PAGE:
Credit Income Opportunities Fund


The Sprott Credit Income Opportunities Fund (Series A) was up +1.02% in Q3 2017, +3.15% YTD.

It finally feels like the world is in a better economic place. Here in Canada, we have had a decent run of good data and there is considerable improvement in the global economy. In the US, it has been a slightly different story, as they have had their challenges, mainly politically, but this is unlikely to significantly impact their economy. Despite all the government changes throughout the world, through the rise of populism, there has been a complete absence of political volatility.

Globally, Central Banks are starting to signal an exit from accommodative monetary policy. Government bond markets, aside from Canada, have not bought into this enthusiasm, as they continue to be fixated on the lack of inflation and fear that higher rates will derail the global recovery.

The price of corporate credit continues to be fairly stable, performing slightly better this quarter. For credit spreads on investment grade (IG) and high yield (HY) to move materially tighter, there would need to be a greater pick-up in economic activity and with that higher government yields and a re-steepening of the yield curve. At this point in the cycle, we are modestly constructive on investment grade spreads and slightly negative on the prospects for further price appreciation in high yield. We would need to see significantly higher growth in the global economy and at least some form of tax cuts in the US to consider increasing our credit exposure.

The Bank of Canada (BoC) raised rates for the second time this year, bringing the overnight rate to 1%.The odds of an increase in December are lower now, just 42% after two BoC Governors noted the appreciation of the currency and recent mixed economic reports. Here in Canada, we have experienced a big move in interest rates as yields have climbed as much as 0.70%, ten year Canada bonds now yield around 2.1% and all this with the absence of any inflation. This move has made the all-in yield on investment grade credit, especially 5 year and under, the term we prefer, much more attractive.

In the US, interest rates have drifted sideways, with 10 year treasuries now at 2.34%, very close to where they started the year. Based on the most recent Fed meeting, it looks like they will likely raise interest rates one more time this year, as the market odds of a December hike have now moved to 84%.

My view is that rates in the US will start to drift upward as some form of tax reform and infrastructure spending gets approved and activity pick-ups post the hurricanes destruction. By the end of this year, 10 year rates in the US and Canada probably approach 2.5% to 2.75% and with any signs of inflation probably closer to 3%. I view rising rates as the biggest risk for fixed income funds; consequently we have continued to maintain a low duration bias.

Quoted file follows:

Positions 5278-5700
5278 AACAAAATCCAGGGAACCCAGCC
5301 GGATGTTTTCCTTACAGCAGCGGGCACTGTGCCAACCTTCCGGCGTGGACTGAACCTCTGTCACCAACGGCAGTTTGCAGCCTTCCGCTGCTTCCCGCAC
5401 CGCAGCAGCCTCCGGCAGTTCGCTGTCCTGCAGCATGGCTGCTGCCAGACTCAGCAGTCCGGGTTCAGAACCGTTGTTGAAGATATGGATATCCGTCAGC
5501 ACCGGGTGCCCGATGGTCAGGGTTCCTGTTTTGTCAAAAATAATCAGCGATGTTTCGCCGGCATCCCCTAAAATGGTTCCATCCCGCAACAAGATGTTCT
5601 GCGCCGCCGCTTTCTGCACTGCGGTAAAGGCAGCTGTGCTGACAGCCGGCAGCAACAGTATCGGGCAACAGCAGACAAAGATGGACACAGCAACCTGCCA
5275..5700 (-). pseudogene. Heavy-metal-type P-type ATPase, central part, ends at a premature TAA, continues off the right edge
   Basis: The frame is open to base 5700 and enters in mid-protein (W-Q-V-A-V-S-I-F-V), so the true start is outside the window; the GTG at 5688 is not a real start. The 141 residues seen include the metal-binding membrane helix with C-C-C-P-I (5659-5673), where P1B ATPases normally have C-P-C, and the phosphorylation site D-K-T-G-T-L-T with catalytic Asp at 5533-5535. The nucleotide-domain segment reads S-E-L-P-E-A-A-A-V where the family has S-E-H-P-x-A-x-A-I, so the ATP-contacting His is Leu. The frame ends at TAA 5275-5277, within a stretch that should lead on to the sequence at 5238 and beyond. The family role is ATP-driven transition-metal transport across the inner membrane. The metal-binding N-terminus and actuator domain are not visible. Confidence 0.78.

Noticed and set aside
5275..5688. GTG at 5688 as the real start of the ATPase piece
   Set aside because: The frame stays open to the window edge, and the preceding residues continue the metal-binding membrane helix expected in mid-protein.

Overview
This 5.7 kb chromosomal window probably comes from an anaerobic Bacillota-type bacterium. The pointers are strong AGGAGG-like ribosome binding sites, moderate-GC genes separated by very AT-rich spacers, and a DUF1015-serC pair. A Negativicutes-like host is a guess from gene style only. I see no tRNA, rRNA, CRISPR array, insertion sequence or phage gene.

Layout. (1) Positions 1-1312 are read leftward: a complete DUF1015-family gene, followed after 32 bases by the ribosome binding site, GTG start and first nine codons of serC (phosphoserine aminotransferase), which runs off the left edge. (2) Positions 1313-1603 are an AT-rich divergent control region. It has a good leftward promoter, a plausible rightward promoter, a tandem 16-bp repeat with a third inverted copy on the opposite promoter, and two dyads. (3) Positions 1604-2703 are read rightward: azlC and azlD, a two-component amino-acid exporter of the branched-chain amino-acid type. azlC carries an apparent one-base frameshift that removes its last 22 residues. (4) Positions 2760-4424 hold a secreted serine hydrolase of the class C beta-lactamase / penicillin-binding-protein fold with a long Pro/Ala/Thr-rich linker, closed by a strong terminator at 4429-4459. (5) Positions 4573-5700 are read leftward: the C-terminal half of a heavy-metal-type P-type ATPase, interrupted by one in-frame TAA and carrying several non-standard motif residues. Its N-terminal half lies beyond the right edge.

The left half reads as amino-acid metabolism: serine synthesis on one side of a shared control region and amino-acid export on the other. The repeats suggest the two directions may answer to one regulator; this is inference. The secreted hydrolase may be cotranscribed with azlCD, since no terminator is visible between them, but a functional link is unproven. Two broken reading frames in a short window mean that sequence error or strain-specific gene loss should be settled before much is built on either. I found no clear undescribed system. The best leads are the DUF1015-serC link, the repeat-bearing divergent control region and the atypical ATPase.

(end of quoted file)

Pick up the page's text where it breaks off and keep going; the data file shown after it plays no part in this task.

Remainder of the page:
US 10 year Yield / Canada 10 year Yield

During the quarter, Canadian investment grade performed marginally better. The credit spread on the Merrill Lynch Canadian Investment Grade Index moved in a miniscule 3bp to 110bps, tighter by 19bps YTD. With Canadian government yields having risen anywhere from 0.60% to 0.75%, the return potential on investment grade credit has improved. Corporate BBB 5 year bonds with a credit spread of 127bps now generate a yield of 3.1%, much higher than the mid 2% range available earlier in the year. Consequently, we’ve seen many great income producing opportunities in short dated credit. Higher government bond yields do eventually produce some benefits!

The best performing 5-year sectors for the quarter were Insurance, Bank NVCC, Sub-debt and Real Estate. New issue supply was around $32.1 billion last quarter, $91.9 billion YTD, roughly 21% ahead of YTD 2016’s issuance. Net new additions to our investment grade portfolio were Alimentation Couche-Tard Inc., Pembina Pipeline Corp., Empire Co., Capital Power Corp., Bank Of America, CI Financial, Enbridge Inc., McDonalds Corp. and BCE Inc.

The Merrill Lynch Canadian High Yield Master Index closed out the quarter at a spread of 370bps, with an all in yield of 5.39%, tighter by 21bps and in 59bps from the start of the year. Although the credit spread on high yield today is reasonable, from a historic perspective (it was 202bps back in July 2007), the all-in yield is at a multiyear low yield of 5.39%.